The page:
Although it did not receive much press, two weeks ago the Appellate Division published the decision of Lombardi v. Lombardi. Make no mistake, this is an important decision; it may impact pendente lite support orders (temporary support awards) and most certainly will impact final alimony awards.
In Lombardi, during the marriage the parties (then an in-tact family) “relied on only a fraction of their household income to pay their monthly expenses and regularly saved the balance during the course of their marriage.” When their marital bliss ended and divorce litigation ensued, one of the issues – an issue in most cases – centered on the amount of alimony. More specifically, the primary issue of importance from Lombardi is whether the payee spouse (the spouse in need of alimony) should, through an alimony award, receive a savings component under circumstances in which the “marital lifestyle” included a proclivity to save rather than spend. The Appellate Division, relying on several published decisions, Gnall v. Gnall; Steneken v. Steneken; Jacobitti v. Jacobitti; Martindell v. Martindell; Davis v. Davis, and recognizing that a “savings” component has always been a consideration in fashioning an appropriate alimony award, held that “[t]he most ‘appropriate case’ in which to include a savings component is where the parties’ lifestyle included regular savings.”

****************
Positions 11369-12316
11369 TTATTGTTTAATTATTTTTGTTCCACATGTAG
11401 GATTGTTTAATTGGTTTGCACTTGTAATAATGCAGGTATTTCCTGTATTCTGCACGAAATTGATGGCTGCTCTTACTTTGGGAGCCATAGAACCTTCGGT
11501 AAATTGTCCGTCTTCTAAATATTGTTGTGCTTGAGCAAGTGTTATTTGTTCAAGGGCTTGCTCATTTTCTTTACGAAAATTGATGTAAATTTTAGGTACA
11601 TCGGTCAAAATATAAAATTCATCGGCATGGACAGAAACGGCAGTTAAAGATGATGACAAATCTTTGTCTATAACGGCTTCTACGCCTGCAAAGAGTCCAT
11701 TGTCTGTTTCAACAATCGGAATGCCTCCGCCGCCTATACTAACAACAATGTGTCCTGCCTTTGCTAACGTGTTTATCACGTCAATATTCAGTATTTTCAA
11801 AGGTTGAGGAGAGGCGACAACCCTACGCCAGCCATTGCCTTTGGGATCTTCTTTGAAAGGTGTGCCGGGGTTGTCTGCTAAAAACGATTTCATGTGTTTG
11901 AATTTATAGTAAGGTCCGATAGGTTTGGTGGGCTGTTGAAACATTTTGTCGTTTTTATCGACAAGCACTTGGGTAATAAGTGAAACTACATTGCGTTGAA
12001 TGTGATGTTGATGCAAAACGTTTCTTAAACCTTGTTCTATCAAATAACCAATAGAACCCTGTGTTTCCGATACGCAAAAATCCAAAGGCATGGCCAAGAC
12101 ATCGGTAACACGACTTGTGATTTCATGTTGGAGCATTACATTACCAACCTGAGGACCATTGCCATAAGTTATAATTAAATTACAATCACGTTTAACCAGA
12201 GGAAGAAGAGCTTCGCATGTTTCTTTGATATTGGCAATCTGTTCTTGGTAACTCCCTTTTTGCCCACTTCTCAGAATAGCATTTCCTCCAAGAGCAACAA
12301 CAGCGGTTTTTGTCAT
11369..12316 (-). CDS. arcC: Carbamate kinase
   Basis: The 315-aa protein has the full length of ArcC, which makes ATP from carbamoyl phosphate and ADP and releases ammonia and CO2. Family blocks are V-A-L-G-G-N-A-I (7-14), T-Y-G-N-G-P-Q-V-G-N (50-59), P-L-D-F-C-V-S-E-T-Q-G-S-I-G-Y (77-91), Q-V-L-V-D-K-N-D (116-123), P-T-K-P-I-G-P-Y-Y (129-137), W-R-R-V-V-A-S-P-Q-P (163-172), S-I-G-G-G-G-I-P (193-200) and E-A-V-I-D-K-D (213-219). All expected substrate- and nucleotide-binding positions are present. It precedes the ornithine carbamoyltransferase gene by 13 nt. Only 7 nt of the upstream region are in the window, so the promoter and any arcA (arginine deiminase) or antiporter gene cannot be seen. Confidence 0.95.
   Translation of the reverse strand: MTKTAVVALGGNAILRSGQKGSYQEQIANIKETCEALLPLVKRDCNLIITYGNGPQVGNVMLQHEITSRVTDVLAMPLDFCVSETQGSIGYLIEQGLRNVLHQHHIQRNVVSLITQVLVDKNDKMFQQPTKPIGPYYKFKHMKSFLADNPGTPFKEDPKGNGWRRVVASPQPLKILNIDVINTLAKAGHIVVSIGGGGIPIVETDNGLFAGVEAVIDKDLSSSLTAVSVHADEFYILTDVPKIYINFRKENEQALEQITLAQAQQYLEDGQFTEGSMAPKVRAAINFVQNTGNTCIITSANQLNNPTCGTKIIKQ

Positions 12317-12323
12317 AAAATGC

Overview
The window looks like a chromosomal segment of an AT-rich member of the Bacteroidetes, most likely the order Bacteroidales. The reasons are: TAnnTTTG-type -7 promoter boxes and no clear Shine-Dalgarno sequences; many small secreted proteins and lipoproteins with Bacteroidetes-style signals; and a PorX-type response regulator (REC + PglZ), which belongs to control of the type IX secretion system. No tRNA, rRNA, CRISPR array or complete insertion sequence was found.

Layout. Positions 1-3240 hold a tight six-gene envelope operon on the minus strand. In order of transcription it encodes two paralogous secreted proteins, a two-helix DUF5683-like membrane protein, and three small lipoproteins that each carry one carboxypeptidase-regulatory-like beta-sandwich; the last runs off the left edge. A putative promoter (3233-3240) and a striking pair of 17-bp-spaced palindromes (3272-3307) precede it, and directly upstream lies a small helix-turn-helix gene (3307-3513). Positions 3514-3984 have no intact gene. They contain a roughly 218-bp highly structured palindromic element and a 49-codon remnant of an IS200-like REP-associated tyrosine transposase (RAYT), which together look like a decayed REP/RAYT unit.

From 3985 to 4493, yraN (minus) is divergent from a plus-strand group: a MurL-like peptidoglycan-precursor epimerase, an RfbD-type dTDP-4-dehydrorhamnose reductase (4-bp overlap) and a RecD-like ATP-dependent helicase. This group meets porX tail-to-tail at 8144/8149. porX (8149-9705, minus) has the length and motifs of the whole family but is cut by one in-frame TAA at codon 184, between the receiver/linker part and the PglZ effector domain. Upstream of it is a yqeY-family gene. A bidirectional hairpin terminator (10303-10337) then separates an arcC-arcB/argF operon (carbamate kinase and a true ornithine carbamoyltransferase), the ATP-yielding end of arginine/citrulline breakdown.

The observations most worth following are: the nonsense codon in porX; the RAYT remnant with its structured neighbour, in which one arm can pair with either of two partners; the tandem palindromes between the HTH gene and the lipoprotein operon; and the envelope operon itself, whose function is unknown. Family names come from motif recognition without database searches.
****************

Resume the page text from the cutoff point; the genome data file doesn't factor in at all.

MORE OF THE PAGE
There you have it – spousal support orders attendant to a divorce can, and for those frugal families will, include a savings component.